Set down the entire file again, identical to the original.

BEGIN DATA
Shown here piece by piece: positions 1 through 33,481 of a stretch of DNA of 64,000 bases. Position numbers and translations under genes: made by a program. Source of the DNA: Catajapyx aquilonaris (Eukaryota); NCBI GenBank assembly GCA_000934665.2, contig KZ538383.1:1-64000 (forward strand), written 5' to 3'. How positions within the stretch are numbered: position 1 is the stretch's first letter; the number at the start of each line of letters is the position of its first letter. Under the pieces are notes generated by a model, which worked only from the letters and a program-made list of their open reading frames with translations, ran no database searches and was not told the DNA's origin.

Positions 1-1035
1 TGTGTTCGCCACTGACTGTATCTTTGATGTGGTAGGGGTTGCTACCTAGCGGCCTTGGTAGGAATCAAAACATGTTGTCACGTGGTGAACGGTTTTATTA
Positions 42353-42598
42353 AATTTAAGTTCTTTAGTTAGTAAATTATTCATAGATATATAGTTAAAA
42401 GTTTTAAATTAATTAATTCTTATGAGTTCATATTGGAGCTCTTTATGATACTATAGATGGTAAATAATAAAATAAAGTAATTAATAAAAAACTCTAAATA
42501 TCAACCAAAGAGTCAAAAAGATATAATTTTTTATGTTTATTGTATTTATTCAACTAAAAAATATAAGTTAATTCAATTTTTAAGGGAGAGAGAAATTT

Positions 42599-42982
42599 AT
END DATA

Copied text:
Shown here piece by piece: positions 1 through 33,481 of a stretch of DNA of 64,000 bases. Position numbers and translations under genes: made by a program. Source of the DNA: Catajapyx aquilonaris (Eukaryota); NCBI GenBank assembly GCA_000934665.2, contig KZ538383.1:1-64000 (forward strand), written 5' to 3'. How positions within the stretch are numbered: position 1 is the stretch's first letter; the number at the start of each line of letters is the position of its first letter. Under the pieces are notes generated by a model, which worked only from the letters and a program-made list of their open reading frames with translations, ran no database searches and was not told the DNA's origin.

Positions 1-1035
1 TGTGTTCGCCACTGACTGTATCTTTGATGTGGTAGGGGTTGCTACCTAGCGGCCTTGGTAGGAATCAAAACATGTTGTCACGTGGTGAACGGTTTTATTA
Positions 42353-42598
42353 AATTTAAGTTCTTTAGTTAGTAAATTATTCATAGATATATAGTTAAAA
42401 GTTTTAAATTAATTAATTCTTATGAGTTCATATTGGAGCTCTTTATGATACTATAGATGGTAAATAATAAAATAAAGTAATTAATAAAAAACTCTAAATA
42501 TCAACCAAAGAGTCAAAAAGATATAATTTTTTATGTTTATTGTATTTATTCAACTAAAAAATATAAGTTAATTCAATTTTTAAGGGAGAGAGAAATTT

Positions 42599-42982
42599 AT